10c (UPU postcard rate)

1913 - 1916

Luxembourg *Ville b - Heusy lez Verviers, Belgium

December 17, 1913
10c (20g letter to Belgium)

1935 - 1947

1916 - 1940

1910 - 1946

Luxembourg-*Ville t (used locally)

March 10, 1919
25c (154g domestic letter) + 25c (registry fee)
 + 9.50 F (money letter up to 28,00 F)

1905 - 1946

Luxembourg Ville I (used locally)

February 21, 1906 
5c (domestic postcard rate)

Luxembourg Ville I - Paris, France

June 18, 1908 
25c (20g letter rate to France)

1906 - 1912

Luxembourg Ville II - Viry-Châtillon, France

July 23, 1912
10c (postcard rate to France)

Luxembourg Ville II - Charleroy, Belgium

August 9, 1912
2c (viewcard sent at printed matter rate)

1908 - 1939

Luxembourg Ville III - Wien, Austria

July 28, 1932 
 15c (UPU newspaper rate)

1906 - 1947

Luxembourg Ville IV – Bonn, Germany
October 19, 1922
30c (20 g letter to Germany)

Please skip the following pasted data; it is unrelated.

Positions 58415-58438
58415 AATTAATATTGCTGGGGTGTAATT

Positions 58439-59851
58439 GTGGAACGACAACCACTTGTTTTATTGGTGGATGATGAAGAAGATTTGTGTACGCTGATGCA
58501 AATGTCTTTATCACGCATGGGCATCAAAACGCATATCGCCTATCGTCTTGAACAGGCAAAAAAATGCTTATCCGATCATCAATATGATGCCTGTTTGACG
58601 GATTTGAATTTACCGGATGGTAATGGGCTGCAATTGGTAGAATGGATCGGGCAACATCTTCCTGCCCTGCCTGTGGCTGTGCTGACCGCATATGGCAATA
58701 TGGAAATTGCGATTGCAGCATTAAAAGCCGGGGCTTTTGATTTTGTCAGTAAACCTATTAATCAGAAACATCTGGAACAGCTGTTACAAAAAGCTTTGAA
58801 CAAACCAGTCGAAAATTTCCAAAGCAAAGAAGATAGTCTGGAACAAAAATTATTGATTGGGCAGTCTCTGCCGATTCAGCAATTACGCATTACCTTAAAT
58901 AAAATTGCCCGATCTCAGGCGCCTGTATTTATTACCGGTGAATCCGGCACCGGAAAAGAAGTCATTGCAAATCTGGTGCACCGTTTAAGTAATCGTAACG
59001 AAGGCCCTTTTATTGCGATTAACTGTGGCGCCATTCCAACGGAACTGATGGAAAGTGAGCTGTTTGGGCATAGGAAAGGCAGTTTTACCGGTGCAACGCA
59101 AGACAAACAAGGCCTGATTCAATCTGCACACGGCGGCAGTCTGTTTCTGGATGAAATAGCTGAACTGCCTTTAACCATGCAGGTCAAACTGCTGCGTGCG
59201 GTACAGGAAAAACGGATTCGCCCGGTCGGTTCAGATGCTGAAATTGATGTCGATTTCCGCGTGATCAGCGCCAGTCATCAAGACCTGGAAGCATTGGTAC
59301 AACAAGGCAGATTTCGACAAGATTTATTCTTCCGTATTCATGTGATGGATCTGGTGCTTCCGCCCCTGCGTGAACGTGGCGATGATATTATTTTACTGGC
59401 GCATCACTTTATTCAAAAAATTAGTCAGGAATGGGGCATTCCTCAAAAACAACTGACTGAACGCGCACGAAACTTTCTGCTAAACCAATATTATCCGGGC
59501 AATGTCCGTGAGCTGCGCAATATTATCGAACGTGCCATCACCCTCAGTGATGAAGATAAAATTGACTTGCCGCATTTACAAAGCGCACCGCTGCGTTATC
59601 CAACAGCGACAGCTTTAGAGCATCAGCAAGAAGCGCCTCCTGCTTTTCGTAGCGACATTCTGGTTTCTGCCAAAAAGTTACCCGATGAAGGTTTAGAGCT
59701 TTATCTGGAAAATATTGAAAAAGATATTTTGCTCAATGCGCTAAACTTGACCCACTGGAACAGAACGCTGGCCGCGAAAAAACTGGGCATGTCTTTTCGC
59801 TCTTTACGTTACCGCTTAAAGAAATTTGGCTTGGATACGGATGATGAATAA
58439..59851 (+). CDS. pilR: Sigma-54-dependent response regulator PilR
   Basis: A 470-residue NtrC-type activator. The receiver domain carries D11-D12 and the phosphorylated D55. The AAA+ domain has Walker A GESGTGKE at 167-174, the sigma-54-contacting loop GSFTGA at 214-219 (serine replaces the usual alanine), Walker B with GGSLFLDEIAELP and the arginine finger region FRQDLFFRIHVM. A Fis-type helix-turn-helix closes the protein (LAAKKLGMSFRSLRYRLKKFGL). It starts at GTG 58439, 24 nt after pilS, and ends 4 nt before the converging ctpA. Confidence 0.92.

+ 50c (registry fee)

 Official mail: Post Office & Telegraph Dep't

1905 - 1911

Luxembourg Ville V - Frankfurt-am-Main, Germany
 October 16, 1906
 5c (postcard rate to Germany)

Luxembourg Ville V (used locally - Place du Marche) 

May 19, 1911

2c (viewcard sent at the 
domestic printed matter rate)


1907 - 1940

Luxembourg Ville VI - Luxembourg Grund

December 31, 1916 

 2c (viewcard sent at the domestic printed matter rate)

1907 - 1940
Luxembourg Ville VII - Sutton Coldfield, England 

March 26, 1935

1.75 F (20g UPU letter rate)
Overfranked 1.05F

Mondorf-les-Bains - Luxembourg Ville VII
July 22, 1938

M/s "Imprime" but charged the letter rate deficiency
([70c - 25c] x 2) ! --
Postage due stamps are often seen cancelled Luxembourg-Ville VII 

1912 - 1940
Luxembourg-Chèques - New York, NY USA January 6, 1916 10c (UPU postal card rate)
Censored at Trier

Mimeographed text offering to sell the 2 1/2 F & 5 F William IV
62 1/2c surcharges for 2.40 marks for the pair!